Lawyers will not be considered to be providing financial adviser services when providing services incidental to their principal course of business, provided the principal business in which they are engaged does not include the provision of financial services as a principal activity.
“A lawyer, incorporated law firm or registered legal executive providing a relevant service in the ordinary course of business of that kind”.
The FAA defines when a person gives financial advice, and conversely when excluded from doing so, together with two potential exemptions that may be available for lawyers.
Under this section lawyers are exempted as a result of their professional occupation. Lawyers will not be considered to be providing financial adviser services when providing services in the ordinary course of business of being a lawyer. This exemption reflects the Law Society submissions prior to the legislation being enacted.
As the giving of financial advice is only one of the three financial adviser services regulated under the FAA, as referred to earlier, these exemptions are potentially available to be used by lawyers for all three regulated financial services.
Consequently lawyers can give financially related advice only if:
The Law Society has developed some financial advice scenarios to assist lawyers with the application of the legislation. In general, lawyers who practise in the following areas of law are more likely to be impacted:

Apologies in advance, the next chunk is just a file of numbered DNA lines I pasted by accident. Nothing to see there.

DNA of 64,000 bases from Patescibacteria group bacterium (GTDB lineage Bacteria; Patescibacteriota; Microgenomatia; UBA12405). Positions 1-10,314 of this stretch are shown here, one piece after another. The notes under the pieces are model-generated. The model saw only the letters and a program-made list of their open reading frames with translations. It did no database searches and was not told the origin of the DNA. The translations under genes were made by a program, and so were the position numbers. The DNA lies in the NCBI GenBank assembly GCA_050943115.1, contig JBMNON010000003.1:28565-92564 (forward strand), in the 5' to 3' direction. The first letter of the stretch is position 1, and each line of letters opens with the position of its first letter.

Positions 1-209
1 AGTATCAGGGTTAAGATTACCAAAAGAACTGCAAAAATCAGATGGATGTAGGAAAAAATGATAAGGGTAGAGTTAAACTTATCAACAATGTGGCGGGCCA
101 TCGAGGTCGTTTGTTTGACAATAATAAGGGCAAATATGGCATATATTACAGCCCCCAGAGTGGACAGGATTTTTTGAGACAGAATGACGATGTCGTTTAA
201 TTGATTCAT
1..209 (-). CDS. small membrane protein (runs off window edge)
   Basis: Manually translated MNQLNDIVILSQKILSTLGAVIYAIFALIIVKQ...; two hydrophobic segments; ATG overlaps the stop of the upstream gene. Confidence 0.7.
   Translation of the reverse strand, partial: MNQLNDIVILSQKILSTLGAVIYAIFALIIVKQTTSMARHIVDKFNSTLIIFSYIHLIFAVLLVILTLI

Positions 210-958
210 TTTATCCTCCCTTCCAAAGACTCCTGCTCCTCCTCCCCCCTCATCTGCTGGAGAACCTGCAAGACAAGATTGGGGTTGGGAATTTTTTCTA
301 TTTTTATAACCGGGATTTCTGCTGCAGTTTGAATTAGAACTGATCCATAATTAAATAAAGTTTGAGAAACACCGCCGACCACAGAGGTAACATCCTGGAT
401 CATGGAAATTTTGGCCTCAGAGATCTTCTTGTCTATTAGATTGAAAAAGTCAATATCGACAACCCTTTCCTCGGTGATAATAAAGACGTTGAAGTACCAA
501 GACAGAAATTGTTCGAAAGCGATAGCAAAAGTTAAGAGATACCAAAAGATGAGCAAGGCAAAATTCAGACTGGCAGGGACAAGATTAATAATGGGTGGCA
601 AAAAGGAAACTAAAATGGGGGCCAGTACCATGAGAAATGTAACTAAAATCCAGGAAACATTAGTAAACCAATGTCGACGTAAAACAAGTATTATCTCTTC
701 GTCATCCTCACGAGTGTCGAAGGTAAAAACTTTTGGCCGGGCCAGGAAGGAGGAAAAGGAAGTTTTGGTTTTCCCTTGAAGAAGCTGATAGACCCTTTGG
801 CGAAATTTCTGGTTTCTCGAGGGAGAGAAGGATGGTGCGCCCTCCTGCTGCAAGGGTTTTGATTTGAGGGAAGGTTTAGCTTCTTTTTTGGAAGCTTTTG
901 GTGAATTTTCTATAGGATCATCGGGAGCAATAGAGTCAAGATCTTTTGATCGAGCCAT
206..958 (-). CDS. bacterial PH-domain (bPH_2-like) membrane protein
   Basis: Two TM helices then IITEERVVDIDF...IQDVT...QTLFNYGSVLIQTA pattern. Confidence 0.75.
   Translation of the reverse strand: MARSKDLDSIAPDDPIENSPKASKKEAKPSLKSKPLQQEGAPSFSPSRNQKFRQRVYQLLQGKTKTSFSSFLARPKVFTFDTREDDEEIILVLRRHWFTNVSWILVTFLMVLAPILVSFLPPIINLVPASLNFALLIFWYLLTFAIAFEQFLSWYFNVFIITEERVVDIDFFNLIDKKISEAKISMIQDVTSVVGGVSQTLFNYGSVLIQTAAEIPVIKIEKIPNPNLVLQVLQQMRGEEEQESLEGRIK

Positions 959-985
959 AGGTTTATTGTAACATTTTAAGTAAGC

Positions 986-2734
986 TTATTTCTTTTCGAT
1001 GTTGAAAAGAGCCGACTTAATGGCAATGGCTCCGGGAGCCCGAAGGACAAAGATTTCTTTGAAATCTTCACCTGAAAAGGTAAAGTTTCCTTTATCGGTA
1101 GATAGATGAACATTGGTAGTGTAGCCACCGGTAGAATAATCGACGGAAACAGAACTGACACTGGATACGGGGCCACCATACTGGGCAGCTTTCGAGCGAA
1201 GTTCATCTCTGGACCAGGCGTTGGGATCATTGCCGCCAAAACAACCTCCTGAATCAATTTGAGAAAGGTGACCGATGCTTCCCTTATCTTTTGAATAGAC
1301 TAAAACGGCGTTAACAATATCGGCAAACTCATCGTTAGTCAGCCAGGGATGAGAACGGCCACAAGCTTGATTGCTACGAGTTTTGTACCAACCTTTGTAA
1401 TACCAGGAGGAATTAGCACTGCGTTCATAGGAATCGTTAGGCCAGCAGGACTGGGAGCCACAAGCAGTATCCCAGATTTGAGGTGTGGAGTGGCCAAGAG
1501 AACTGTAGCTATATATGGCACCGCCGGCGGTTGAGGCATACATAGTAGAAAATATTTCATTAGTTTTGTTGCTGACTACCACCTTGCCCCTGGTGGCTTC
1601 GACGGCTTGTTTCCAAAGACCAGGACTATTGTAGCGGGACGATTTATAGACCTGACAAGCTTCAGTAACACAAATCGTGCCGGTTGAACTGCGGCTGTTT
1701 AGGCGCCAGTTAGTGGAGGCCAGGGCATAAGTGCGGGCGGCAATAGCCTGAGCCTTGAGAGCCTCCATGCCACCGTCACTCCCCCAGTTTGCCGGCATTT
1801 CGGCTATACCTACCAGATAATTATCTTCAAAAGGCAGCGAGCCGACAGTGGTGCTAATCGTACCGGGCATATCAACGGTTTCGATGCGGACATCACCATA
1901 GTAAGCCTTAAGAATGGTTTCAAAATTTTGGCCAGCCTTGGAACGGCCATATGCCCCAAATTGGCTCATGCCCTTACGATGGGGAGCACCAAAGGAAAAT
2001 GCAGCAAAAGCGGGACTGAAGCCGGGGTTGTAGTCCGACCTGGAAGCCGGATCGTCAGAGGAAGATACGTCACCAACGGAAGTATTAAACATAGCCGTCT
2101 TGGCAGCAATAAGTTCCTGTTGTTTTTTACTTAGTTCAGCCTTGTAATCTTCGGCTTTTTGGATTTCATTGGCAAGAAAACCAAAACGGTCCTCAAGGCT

In the scenarios that follow the activities discussed are designed to raise the question of whether financial advice is in fact being given, and if so, consequently whether an exemption may apply.
Scenario 1: Property lawyer practising on own account undertaking conveyancing work. On completion of the sale of a property the client seeks advice from the lawyer as to what should be done with the sale proceeds pending distribution to various family interests. The lawyer advises that the funds be deposited on call with a New Zealand trading bank.
Yes, the activity is not excluded under section 10(3) FAA. The lawyer is providing financial advice to a client on a financial product (category 2 as defined).
Yes, almost certainly under both.
The section 13(1) FAA exemption for incidental service is likely to be available as the principal activity being undertaken is the provision of conveyancing and other land sale related services. The incidental financial adviser service arises as a result of the completion of the conveyancing work and as a stop gap measure required until further work finalises how the distribution is to be made to various family interests.